By Liz Masen and Kate Roskvist
It takes a village to raise a student
The research which confronts sport management educators and career service personnel cannot be ignored. The challenge continues to be balancing academics with real-world demands, and particularly for sport management being an applied field. The prominent questions that arise in an educator’s mind are, what do Sport Management students need in order to be successful post graduation? How do you develop their ability to work well both independently and in a team? And what can they and others do in order to assist and motivate students to reach, or hopefully, exceed their potential?
“Sport Management educators are forever a complex Venn diagram consisting of academia, business and competitive sports. Oscillating from teaching, research and service to consulting with business ventures to working with coaches and athletes, the job dictates a demanding lifestyle. In their primary role as educators, it is their ethical and moral obligation to provide their students with all the tools necessary for success in the competitive industry of sports.” says St. John’s University (NY) Assistant Professor, Dr. David P. Hedlund.
According to Dr. Michelle Kyriakides and Elisa Zervos, PCC, research conducted at St. John’s University pointed to the most effective way to support students with integration of academics and real world demands as through an organization of collective resources, designed to educate students and assist them knowing who they are. The University demonstrates commitment to this by locating career advisors within the academic faculty offices.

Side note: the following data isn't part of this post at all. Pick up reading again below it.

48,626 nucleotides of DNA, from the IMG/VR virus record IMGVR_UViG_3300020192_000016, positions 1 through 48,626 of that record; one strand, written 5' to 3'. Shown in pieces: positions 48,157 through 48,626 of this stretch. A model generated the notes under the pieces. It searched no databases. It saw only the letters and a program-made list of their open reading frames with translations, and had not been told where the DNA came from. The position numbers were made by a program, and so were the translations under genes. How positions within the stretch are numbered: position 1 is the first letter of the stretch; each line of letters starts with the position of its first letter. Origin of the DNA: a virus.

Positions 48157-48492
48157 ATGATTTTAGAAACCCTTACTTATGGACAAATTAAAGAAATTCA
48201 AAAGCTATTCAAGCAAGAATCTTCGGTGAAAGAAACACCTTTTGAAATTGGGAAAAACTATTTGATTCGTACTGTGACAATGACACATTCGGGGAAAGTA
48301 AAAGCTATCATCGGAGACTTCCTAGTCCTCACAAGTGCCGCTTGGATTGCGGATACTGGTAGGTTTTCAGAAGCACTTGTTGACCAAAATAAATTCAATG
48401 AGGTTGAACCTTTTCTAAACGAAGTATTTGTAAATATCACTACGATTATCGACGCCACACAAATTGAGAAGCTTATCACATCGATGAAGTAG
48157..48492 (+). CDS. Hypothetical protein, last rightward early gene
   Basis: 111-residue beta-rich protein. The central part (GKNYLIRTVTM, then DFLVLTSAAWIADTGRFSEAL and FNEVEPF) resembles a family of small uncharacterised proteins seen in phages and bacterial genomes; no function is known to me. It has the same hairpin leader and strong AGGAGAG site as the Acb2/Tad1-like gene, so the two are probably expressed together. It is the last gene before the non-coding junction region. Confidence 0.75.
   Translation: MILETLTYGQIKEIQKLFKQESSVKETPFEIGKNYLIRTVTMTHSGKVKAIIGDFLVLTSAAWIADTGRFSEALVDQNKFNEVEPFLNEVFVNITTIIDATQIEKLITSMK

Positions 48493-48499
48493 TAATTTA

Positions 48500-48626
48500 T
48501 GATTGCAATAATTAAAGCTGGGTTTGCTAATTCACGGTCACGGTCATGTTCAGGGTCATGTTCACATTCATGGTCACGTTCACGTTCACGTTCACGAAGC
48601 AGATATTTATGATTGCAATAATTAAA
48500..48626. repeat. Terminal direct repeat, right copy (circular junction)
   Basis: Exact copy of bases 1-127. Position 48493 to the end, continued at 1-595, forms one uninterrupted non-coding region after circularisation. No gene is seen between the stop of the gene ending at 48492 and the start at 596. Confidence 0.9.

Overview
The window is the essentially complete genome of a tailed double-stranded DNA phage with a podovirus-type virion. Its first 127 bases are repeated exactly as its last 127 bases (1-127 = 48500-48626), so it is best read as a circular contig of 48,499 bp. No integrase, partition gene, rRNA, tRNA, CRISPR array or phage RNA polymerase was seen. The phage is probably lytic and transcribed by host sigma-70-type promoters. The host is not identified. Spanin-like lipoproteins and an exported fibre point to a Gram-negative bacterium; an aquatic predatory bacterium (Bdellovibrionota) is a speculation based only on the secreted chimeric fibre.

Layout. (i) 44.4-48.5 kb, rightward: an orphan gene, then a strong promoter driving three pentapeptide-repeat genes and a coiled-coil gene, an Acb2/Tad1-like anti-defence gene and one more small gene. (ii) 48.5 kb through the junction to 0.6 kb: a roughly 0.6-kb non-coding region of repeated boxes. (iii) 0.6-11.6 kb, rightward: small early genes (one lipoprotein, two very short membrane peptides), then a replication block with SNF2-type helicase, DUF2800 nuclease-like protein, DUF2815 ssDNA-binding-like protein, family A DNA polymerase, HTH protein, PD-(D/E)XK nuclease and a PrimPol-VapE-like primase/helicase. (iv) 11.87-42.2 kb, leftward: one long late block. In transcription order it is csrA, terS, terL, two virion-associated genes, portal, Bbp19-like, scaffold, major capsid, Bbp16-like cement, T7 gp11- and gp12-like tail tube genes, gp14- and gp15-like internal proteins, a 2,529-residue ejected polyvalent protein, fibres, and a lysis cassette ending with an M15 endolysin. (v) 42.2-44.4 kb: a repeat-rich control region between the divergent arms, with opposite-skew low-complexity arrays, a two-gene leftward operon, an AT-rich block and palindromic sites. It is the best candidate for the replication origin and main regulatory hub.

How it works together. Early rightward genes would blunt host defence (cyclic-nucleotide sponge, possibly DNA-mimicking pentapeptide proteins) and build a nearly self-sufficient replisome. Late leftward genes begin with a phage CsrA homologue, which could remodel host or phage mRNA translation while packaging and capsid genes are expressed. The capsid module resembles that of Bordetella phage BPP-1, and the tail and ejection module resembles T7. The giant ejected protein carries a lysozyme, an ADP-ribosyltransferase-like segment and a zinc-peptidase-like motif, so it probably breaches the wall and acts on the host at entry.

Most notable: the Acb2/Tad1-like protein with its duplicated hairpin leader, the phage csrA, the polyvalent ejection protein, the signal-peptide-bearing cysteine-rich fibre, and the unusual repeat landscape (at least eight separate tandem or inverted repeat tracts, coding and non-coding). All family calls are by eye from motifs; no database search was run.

In terms of pooling collective resources, St. John’s created a community-based way of preparing students for career success. According to Dr. Kyriakides, “It became evident that we must develop more intentional partnerships between faculty and career service professionals to best prepare our diverse student body for career success across the curriculum.”
The partnerships with faculty and career services have indeed proven to be highly beneficial for all those involved, not to mention the students who are reaping the educational rewards with gusto. Career Services have also provided the faculty with industry-specific reports about the potential employment outcomes of their students.
St. John’s use of DISC assessments, which are featured prominently within the Sport Management department, helps with the overall preparation of the students who participate in the assessment and analysis projects. Given that the first step in branding yourself is self-assessment, it is prudent for the students to know what their skills are before they are fully able to articulate themselves in a confident manner.
To aid students in practicing these techniques and applying what they have learned in the classroom, Career and Internship Advisor Elisa Zervos, PCC, said that students are strongly encouraged to meet separately with their career advisors. “At the culmination of the ‘project’ that focuses on their career ambitions and plans, they meet to discuss logistics and formal etiquette. Things like cover letter, resume and online presence.”
Students are also prompted to participate in Career Services’ ‘Polished and Professional Events’, which include mock interviews that they receive immediate feedback from. The success of their students reflects the success of their program.
St. John’s University (New York) has one of the most established and largest sport management programs internationally, having started back in the 1970’s and boasting more than 400 undergraduate and 80 post graduate students.
This article was featured in People+Sport Magazine: Education and Professional Development Edition
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